Science Notes

Sunny Colorado is Well Suited to Growth in Energy Production

By Mikkela Blanton

May 2021

It’s well known that Colorado residents love the weather; even on very cold days in the middle of winter, it’s not uncommon for the sun to be shining. While it may not be exactly precise today, a 1990 study conducted by the Colorado Climate Center found that there’s an average of 300 days of sunshine per year in the state. With the recent rise in use of renewable energy technologies and a statewide goal to curb greenhouse gas emissions, all that sunshine means that Colorado is well-positioned for the adoption of solar technologies on a large scale. 

Photo by American Public Power Association on Unsplash

Solar Energy in Colorado Today 

Solar power in Colorado has burgeoned. In fact, as of 2020, Colorado was ranked 13th in the nation for installed solar capacity. The growth can be attributed, in part, to Colorado’s Renewable Portfolio Standard (RPS), which requires an increase in production from renewable energy sources, as well as the state’s net metering laws. Net metering laws allow consumers who generate their own energy to use that energy at any time, regardless of when it’s generated. For example, a homeowner who generates electricity through solar panels on their roof during the daytime can use that energy in the evening; customers are only billed for their “net” energy use. 

In addition to renewable energy goals and favorable net metering policies, there’s another thing driving solar installation in Colorado: price. 

Today, the cost of solar energy is 89% cheaper than it was 10 years ago, and building solar farms is significantly less expensive than building fossil fuel plants. When asked about what fueled the transition from solar primarily being used by residential homeowners to large solar farms measured in square miles, Xcel Energy’s vice president of planning and strategy, Jonathan Adelman, told the Colorado Sun “The simple answer is price.”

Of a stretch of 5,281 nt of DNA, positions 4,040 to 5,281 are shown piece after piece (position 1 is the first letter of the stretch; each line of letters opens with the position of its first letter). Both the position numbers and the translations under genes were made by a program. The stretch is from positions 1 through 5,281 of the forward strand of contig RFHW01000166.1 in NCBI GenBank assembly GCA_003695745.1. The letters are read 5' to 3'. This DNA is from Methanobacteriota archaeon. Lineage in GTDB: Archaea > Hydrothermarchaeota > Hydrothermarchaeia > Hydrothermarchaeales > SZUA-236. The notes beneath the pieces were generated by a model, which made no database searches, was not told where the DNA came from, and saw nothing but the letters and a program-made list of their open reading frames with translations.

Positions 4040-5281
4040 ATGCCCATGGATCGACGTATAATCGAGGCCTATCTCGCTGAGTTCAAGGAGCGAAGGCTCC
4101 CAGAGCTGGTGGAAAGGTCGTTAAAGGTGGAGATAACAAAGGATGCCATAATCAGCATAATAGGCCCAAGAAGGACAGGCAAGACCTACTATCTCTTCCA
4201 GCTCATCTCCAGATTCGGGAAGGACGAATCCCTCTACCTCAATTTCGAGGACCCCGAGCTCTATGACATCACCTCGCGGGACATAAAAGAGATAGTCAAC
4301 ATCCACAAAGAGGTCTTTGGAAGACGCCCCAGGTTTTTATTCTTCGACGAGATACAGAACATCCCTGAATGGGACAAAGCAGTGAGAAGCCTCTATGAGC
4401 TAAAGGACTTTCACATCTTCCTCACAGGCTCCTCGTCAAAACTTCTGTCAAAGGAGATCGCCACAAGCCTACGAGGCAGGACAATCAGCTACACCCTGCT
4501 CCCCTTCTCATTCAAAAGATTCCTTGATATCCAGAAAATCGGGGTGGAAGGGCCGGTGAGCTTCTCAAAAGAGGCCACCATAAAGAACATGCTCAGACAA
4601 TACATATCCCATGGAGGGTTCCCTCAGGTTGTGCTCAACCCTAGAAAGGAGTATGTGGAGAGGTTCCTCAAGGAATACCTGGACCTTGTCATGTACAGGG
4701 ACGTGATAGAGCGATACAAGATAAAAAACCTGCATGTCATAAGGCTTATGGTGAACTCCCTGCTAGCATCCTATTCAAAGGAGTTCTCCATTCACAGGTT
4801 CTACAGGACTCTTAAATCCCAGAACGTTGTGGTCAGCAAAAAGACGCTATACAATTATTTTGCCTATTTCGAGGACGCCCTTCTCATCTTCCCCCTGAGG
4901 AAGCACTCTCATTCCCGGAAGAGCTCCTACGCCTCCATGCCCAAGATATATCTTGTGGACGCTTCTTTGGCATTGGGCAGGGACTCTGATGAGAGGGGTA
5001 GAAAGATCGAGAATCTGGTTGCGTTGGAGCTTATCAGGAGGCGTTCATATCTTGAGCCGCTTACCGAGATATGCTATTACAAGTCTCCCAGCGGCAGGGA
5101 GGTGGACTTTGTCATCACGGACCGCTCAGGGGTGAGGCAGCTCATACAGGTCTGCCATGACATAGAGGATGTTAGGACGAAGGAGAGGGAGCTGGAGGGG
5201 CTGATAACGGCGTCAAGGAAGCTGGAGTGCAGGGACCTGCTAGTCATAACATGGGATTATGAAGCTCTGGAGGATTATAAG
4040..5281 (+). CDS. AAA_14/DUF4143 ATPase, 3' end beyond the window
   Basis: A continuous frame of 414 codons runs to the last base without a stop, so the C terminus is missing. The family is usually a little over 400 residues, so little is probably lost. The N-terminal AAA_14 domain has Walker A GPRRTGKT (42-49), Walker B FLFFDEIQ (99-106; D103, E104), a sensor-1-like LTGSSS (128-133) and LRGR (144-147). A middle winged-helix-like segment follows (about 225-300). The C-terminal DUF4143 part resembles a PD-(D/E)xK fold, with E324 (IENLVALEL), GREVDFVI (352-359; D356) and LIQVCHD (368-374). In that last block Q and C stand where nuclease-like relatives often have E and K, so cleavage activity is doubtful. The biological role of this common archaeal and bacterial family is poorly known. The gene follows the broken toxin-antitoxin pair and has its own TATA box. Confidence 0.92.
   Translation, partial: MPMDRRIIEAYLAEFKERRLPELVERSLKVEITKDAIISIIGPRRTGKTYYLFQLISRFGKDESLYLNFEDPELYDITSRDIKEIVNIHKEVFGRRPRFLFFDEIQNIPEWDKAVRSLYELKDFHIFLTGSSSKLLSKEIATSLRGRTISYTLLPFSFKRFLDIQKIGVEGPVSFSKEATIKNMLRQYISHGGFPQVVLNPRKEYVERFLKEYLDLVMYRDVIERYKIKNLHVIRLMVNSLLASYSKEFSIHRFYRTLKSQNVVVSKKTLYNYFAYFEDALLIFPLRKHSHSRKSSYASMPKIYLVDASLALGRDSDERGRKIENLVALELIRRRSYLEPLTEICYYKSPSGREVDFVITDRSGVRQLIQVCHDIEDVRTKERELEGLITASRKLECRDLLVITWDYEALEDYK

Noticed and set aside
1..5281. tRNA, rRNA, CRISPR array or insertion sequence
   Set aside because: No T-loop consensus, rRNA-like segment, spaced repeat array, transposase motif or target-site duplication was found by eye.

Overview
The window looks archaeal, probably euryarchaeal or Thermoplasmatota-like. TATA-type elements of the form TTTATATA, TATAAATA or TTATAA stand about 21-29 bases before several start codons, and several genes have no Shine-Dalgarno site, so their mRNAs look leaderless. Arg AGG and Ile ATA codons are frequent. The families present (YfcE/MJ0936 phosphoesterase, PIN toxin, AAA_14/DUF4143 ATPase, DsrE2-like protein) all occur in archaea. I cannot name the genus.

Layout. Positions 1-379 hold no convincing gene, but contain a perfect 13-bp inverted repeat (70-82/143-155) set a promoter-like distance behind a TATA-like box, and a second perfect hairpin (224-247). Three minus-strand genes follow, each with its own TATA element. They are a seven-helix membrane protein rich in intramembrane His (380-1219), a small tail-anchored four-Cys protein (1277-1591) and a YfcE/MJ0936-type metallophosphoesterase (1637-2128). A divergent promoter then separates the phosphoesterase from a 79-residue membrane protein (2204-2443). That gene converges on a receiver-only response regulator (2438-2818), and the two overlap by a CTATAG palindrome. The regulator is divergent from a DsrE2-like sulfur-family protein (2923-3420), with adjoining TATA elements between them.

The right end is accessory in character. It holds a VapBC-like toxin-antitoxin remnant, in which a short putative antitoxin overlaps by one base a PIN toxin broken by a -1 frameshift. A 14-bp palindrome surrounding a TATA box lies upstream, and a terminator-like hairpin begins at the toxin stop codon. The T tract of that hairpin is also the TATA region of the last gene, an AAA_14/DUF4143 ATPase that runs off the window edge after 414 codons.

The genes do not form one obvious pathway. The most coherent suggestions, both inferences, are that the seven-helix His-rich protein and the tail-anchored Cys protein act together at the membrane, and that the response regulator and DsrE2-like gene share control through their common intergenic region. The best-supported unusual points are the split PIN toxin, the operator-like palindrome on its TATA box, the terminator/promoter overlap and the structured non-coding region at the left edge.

But what about when it’s not sunny?

One complication associated with both solar and wind energy is that neither can provide energy on demand when Mother Nature isn’t cooperating – if the sun’s not shining, there’s no solar energy; if the wind’s not blowing, turbines can’t spin. Power storage for renewable energy has always been complicated, but new technologies are driving innovation. 

The Future of Solar 

For the first time ever, new solar arrays built in Colorado will include significant power storage capacity, which will make the grid more reliable and, likely, further aid in the growth of solar energy. Adding battery storage at the distribution level will also be key in the future. 

While the technology is now less expensive and more reliable than ever before, there are still some challenges to large-scale solar deployment. Namely, transmission lines don’t always exist in areas of optimal development for solar (or wind). While all of the solar and wind farms the state needs to power itself could be built relatively quickly, developing the transition lines could take a decade. 

State of the Policy

While price – not policy – may be the primary driver of solar energy in our state, GHG-reduction goals support the transition to renewables. As part of Colorado’s Greenhouse Gas Pollution Reduction Roadmap, the state has committed to a continued “swift transition away from coal to renewable energy.” Xcel Energy, the largest electric utility in the state, has committed to reducing its greenhouse gas emissions by 80% by 2030.

While there are currently no state-level incentives for businesses or individuals to install solar panels in Colorado, there are some local incentives offered by county and city governments, as well as utility companies. 

As solar energy continues to scale up, the state becomes increasingly closer to reaching its goal of 100% renewable energy by 2040. 

Additional Resources


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